The fat lady swings

Something is missing from Maddi’s room tonight. Her Ocean Wonders Aquarium Cradle-Swing, which earned many times its weight in gold over the six months we’ve used it, has been retired. One day, we hope it will emerge from the storage room to cradle tiny new Phillipses. But for now, it’s gone the way of the dinosaur.

And oddly enough, a dinosaur has taken its place. After Christmas, I realized Maddi had way too many toys to fit in her tiny little room. We had two choices — either give up one of the larger bedrooms to make room for the burgeoning tide of colorful plastic, or jettison a few of her less-used belongings. Since we like our bedroom and office, and her big sister Kaija’s room is full to bursting with 30,000 stuffed animals as it is, I realized that Maddi’s swing — once essential — was now taking up an awful lot of space and is only marginally useful.

Once upon a time, when our little sausage was but a wee 10- or 11-pound cocktail wiener of a baby, she enjoyed hours upon hours of sleep in that swing. And I really do mean hours. About five a day, since she resisted sleeping in her crib once daylight emerged at 7 a.m. After her morning meal, she would sleep in the swing. During her erratic, often nonexistent naps, she was in the swing. And while I showered and dressed and sometimes even washed dishes, she was in the swing.

But now that Maddi is an 18-and-some-change-pound bratwurst, things are different. For one thing, the swing groans beneath her weight. If the batteries are less than fresh, our little sausage isn’t going anywhere. And since she’s started rolling and trying to crawl, Maddi’s not content to just sit and be entertained. She is a baby on the go. Our wee one would much rather flop about in her crib and tire herself out stalking the animals on her mobile than sit strapped in a swing.

I had begun giving her toys and stuffed animals to play with while she fell asleep, but she quickly discovered the joy of flinging them to the ground — perhaps fancying herself a balloonist releasing ballast — and then wailing for assistance. So for awhile now, she has taken her 8-to-11 a.m. nap in the crib, whose bars are too close to allow her rattles and balls to be thrown willy-nilly.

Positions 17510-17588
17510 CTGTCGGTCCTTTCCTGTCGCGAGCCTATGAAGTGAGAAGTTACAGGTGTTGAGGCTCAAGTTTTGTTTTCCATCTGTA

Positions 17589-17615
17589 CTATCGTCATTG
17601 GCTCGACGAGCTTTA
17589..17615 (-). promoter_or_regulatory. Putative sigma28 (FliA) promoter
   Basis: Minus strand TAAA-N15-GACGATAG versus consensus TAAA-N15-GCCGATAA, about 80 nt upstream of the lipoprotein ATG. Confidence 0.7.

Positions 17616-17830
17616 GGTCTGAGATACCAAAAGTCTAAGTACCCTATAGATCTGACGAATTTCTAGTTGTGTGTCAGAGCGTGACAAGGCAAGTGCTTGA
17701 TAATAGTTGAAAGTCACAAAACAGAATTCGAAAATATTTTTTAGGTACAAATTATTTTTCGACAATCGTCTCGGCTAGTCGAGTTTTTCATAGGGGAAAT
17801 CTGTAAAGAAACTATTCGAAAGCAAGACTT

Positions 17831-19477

The last straw came this week, when we assembled Maddi’s new Drop ‘N’ Roar Dinosaur. This toy of Jurassic proportion has swallowed up much of Maddi’s room, not counting the 25 bazillion little Roll-Arounds balls that either came with it or other toys or inexplicably purchased separately on different occasions by each parent. (What can we say? There are balls for every possible baby occasion!) These Roll-Arounds are so numerous that they need their own special toybox, and their round shape and omnipresence invariably bring to mind — even to those like me who aren’t fans of the oeuvre — a Star Trek episode titled “The Trouble With Tribbles.”

That, along with her 47,000-odd other Christmas presents, made walking space in Maddi’s room a precious commodity. So last night, as Maddi blissfully flicked the spinning butterfly on her colossal new dinosaur (as yet, she has expressed no interest in its main feature, the ball chutes), I lugged her swing out of the room and moved the crib down the wall to make room for the mindboggling array of plastic.

Maddi didn’t seem to care that she has her floorspace back, but I’m sure in the coming weeks, as she hones those crawling skills, that she will come to appreciate her new, pared-down room.

Perhaps one day, her nursery will once more hold a kitten-tiny newborn and the cradle-swing will return. Until that day, dinosaurs rule the earth.

And here’s Maddi at 35 weeks, enjoying the space freed up in her room as she frolics in the shadow of the big plastic dinosaur (notice that one of her friends has come to visit).

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